In Pakistan, as in several other parts of the world, the trajectory is different. Like most post-colonial states, Pakistan is still more a state-nation than a nation-state. Hence the state’s emphasis, instead of increased levels of literacy and technical competence, is on religion as the primary marker of nationalism. Religious nationalism is the baseline and the standard medium of communication we have developed; the common conceptual currency required of members of society if they are to enjoy full and effective moral citizenship. And the national education system is one of the tools through which the state has tried to establish this standardised medium.

But if it is accepted that religion has been used for cementing national identity, then we have to examine whether the state has used religion for nation-building, a secular project, by keeping religion subservient to the nation-state or allowed religion, wittingly or unwittingly, to penetrate the political, social and economic spaces and thereby dominate the state.

In Pakistan’s case, it is the latter. The problem is, religion once unleashed in the public sphere, by its very all-encompassing nature, refuses to submit to any higher authority including, in this case, the state. And where Islam is concerned, which has not undergone the kind of deconstruction that Christianity has, the faithful do not accept the modern boundaries of a nation-state. Shared belief in this case exceeds territoriality.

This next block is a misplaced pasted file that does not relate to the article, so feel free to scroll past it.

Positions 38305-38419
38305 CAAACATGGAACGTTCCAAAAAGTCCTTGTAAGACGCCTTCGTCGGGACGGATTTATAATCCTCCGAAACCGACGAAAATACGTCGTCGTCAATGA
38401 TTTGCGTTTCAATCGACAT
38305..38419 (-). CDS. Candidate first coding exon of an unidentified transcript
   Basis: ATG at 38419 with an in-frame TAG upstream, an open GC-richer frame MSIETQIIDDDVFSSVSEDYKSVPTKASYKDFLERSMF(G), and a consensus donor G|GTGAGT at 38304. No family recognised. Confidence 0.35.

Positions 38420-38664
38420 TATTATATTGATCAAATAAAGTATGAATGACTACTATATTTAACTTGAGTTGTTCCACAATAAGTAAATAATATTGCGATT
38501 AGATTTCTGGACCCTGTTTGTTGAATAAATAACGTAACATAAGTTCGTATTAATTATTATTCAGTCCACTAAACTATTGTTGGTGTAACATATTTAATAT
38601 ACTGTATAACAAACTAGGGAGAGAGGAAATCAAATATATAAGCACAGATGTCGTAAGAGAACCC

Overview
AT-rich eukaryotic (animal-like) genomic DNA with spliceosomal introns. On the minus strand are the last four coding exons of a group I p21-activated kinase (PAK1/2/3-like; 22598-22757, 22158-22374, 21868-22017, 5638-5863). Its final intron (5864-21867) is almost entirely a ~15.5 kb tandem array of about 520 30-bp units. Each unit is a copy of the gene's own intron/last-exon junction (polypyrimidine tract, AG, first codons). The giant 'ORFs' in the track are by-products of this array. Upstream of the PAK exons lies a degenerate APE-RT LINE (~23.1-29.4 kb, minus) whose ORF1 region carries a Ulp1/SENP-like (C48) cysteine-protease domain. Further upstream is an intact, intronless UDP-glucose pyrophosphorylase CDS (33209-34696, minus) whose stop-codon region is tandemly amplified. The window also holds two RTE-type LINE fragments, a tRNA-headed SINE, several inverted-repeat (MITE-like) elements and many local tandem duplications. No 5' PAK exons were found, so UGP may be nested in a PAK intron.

The state says it is now embarked on a policy of making religion a private affair; but then there is this chapter in the National Education Policy that envisages Islamic education as the “duty of state and society”.

The bottom line is that years of using Islam instrumentally has taken roots in various sections of state and society and changing attitudes is a daunting task. Indeed, the problem today is that religious nationalism has moved from the margins of society to centre stage. And the state, which was decisive in ensuring this movement, is now the victim of its own ill-thought policy.